China’s controversial new “air defense zone,” which overlaps with existing zones claimed by Japan and South Korea, presents commercial airlines with a knotty problem. Many countries balk at recognizing the zone as Chinese airspace, but China says that airlines flying through it must submit flight plans, stay in radio contact with Chinese authorities, and follow their instructions.
Complying with China’s wishes effectively legitimizes China’s control of the area, and could encourage it to establish other zones of control, some security experts warn. “If foreign aircraft now regularly obey the new Chinese rules, we will see precedents set for the unilateral expansion of Chinese authority over contested maritime territory,” Rory Medcalf, an Asian security expert with the Lowy Institute, told the Financial Times (paywall). But he also acknowledges that if airlines don’t obey the rules they risk a “dangerous or deadly incident.”
Staying away entirely might be the best option. Doug Nancarrow, a licensed commercial pilot and the editor of Aviation Business, told Quartz his personal opinion is that “airlines would be wise to avoid the airspace in question.” Airlines “will well remember the Korean Airlines 747 that infringed Russian airspace,” he said, referring to a 1983 incident in which an off-course passenger jet was shot down by Soviet jet fighters, killing all 269 on board.
The zone covers an area estimated at around two-thirds the size of the United Kingdom, and includes a submerged island controlled by South Korea and the disputed Senkaku Islands, which are claimed by both Japan and China.
Air traffic through the area, particularly in and out of Japan, is constant. Here’s a look at just the flights going to and from Tokyo’s international Narita Airport at around 4pm local time on Nov. 28:
Japanese airlines ANA and Japan Airlines said at first they would comply with China’s demands and submit flight plans, but later reversed themselves after the Japanese government told them not to. Singapore Airlines, Qantas Airways and Korean Air said they would give China flight plans, but South Korea’s government said Nov. 28 it does not recognize the zone, which puts Korean Air in an awkward position.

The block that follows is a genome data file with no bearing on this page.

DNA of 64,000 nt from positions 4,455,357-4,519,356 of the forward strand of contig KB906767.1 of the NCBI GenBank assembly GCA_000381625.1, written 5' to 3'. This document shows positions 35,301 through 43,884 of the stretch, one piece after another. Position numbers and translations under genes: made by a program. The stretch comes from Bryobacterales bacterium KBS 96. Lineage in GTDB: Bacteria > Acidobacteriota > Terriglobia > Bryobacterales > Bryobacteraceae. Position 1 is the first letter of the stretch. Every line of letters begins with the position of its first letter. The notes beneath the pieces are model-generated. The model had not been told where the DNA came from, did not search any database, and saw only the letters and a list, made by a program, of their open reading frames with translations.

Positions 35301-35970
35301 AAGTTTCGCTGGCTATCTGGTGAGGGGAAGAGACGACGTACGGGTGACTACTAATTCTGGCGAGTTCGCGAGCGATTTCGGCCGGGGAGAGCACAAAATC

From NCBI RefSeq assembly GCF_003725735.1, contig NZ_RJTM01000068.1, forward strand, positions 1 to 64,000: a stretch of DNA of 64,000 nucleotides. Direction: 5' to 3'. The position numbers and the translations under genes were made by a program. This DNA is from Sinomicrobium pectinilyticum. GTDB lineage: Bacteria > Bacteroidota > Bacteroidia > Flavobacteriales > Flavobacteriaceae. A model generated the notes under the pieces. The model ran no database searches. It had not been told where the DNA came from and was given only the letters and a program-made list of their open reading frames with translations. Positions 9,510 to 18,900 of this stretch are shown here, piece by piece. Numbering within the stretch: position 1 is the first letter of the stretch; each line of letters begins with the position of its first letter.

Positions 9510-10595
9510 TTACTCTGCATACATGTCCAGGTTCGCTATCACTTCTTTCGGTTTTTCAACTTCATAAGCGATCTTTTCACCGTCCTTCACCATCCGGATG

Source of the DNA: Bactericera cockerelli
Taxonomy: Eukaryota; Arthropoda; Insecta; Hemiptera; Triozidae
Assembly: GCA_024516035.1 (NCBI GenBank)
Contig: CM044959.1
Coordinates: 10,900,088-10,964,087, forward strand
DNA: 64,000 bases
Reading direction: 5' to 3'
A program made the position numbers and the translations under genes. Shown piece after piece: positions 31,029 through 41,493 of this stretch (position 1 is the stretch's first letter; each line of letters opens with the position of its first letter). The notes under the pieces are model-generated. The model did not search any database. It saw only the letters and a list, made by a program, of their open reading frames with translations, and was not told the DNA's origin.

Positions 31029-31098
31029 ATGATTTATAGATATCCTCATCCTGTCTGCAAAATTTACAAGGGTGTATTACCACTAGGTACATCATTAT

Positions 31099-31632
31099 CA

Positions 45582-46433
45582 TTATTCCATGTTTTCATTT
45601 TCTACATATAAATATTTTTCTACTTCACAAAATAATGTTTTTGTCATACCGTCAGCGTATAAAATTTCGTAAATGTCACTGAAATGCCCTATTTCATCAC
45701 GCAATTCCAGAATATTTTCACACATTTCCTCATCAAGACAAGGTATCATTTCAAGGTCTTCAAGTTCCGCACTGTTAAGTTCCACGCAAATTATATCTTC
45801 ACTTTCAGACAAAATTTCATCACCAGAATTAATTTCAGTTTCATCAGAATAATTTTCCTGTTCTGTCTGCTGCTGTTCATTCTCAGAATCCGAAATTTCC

Meanwhile, military action in the zone has escalated. On Nov. 28, Japan’s military and South Korea’s military flew through the zone. On Nov. 29, China said it had also sent fighter jets through the zone to patrol it.
The US military flew B-52 bombers through the zone earlier this week, but the government’s instructions to civilian airlines have been less clear. “US air carriers are being advised to take all steps they consider necessary to operate safely in the East China Sea,” US State Department spokeswoman Jen Psaki said during a briefing on Nov. 27. The US is “attempting to determine whether the new rules apply to civil aviation and commercial air flight,” she said, despite China’s seemingly unequivocal statement. When asked whether US carriers would advise Chinese officials of their flight plans, Psaki said: “I wouldn’t go that far, we’re still looking at it.”
Whether or not passengers on flights headed through the zone are in real danger right now seems to be anyone’s guess. “Presumably the Chinese are not going to be trigger happy,” Ralph Cossa, president of Pacific Forum CSIS, a foreign-policy research institute, told Bloomberg News. Still, he added: “It certainly raises the concern about regularly scheduled flights.”